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Ivanhoé Cambridge Appoints 25-Year Veteran Palladitcheff as President

Nathalie Palladitcheff Becomes One of the Highest-Ranking Women in CRE; Says Logistics Are Key Focus for Future
March 6, 2018
Pictured: Nathalie Palladitcheff, the new president of Ivanhoé Cambridge.

Ivanhoé Cambridge has a new president, appointing 25-year finance and real estate industry veteran Nathalie Palladitcheff to the position that makes her one of the highest-ranking women in Canadian commercial real estate.

The subsidiary of the Caisse de dépôt et placement du Québec has more than $60 billion in assets, and Palladitcheff will be responsible for making sure the real estate company's global investment strategy matches its growth and performance targets.

"The job to come from $30 billion to $60 billion (in assets) over the last few years was something, definitely, and it's going to be another challenge to go from $60 billion to the next step," she said in an interview, adding real estate in the area of logistics is at the top of the company's radar.

Palladitcheff told CoStar News that it is not lost on her that her ascension as one of the country's leaders in the commercial real estate industry is another breakthrough for women.

There are other women in key top jobs in Canada, including Toni Rossi, the president of the real estate division of Infrastructure Ontario, and Hilary Spann is managing director, head of Americas, for real estate investments of the Canada Pension Plan Investment Board. In the publicly-traded world, Jane Gavan is chief executive of Dream Global Real Estate Investment Trust and Lois Cormack is chief executive of Sienna Senior Living Inc.

"What I said to the board when they made this decision is one side it is a very big responsibility because it is a great honour. On the other side, I can tell you it's a great challenge for women," said Palladitcheff. "I can tell you when my promotion was announced I received 80 percent of female congratulations. There is a ceiling that women think exists and I can be living proof that if there is a will and there is way, especially in this company and this group."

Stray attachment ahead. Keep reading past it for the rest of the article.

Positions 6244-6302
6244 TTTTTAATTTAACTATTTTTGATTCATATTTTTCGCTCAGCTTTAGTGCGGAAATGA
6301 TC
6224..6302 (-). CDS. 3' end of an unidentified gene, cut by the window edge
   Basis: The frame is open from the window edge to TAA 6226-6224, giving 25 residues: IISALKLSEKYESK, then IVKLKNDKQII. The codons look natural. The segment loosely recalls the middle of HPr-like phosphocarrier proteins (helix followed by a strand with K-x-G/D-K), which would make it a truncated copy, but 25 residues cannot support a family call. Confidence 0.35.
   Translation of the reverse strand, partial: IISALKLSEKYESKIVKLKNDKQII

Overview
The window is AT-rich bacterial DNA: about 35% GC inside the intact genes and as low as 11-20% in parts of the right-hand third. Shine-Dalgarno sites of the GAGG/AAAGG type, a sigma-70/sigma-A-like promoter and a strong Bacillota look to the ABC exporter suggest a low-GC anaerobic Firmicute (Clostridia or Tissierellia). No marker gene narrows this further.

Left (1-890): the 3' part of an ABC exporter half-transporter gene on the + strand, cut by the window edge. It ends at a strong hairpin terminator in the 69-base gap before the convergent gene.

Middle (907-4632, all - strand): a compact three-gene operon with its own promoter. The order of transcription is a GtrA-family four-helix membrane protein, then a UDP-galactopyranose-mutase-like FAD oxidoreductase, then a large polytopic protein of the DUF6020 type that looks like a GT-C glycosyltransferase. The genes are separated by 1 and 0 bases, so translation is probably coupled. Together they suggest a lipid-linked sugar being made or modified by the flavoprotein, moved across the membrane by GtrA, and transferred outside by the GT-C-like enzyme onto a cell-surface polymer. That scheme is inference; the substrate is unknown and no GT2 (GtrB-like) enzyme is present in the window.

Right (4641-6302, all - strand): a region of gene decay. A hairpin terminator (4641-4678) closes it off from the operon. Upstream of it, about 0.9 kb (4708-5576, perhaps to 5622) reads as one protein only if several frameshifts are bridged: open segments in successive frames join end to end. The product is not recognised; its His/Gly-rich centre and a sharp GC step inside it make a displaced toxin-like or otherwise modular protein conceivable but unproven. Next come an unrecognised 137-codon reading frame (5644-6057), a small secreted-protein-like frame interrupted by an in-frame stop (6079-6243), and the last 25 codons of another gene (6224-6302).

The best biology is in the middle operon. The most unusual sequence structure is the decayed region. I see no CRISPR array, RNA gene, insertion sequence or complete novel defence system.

She joined Ivanhoé Cambridge in April 2015 as executive vice president and chief financial officer. She has also been responsible for financing, strategic planning, in addition to heading the company’s IT and human resources departments.

Ivanhoé Cambridge also named Alfonso Graceffa as its head of business units, reporting to the CEO. He will remain president of and chief executive of Otéra Capital, one of the largest commercial real estate debt lenders in Canada

"The global real estate market is becoming increasingly complex. We need to be very agile to deploy our capital and, more than ever, we must leverage our leading-edge expertise to tackle the challenges ahead of us," said CEO Daniel Fornier, in a statement. "Nathalie has made a significant contribution to the transformation of Ivanhoé Cambridge. As president of Otéra Capital since 2012, Alfonso was instrumental in delivering strong results year after year, all while refocusing the company’s activities with strong governance rules and business practices."

The rising interest rate environment might be the most significant challenge she faces in her new job, says the incoming president of Ivanhoé Cambridge.

"There will probably be less competition (to purchase real estate)," Palladitcheff said. "When interest rates rise, we will see who are the real experts and who are the real professionals."

Almost one-third of the real estate company's assets are in Canada "so that's the history of the company and it will be like that forever," but diversification is key to Ivanhoé Cambridge as it looks to reduce risk to retirees on whose behalf it is investing.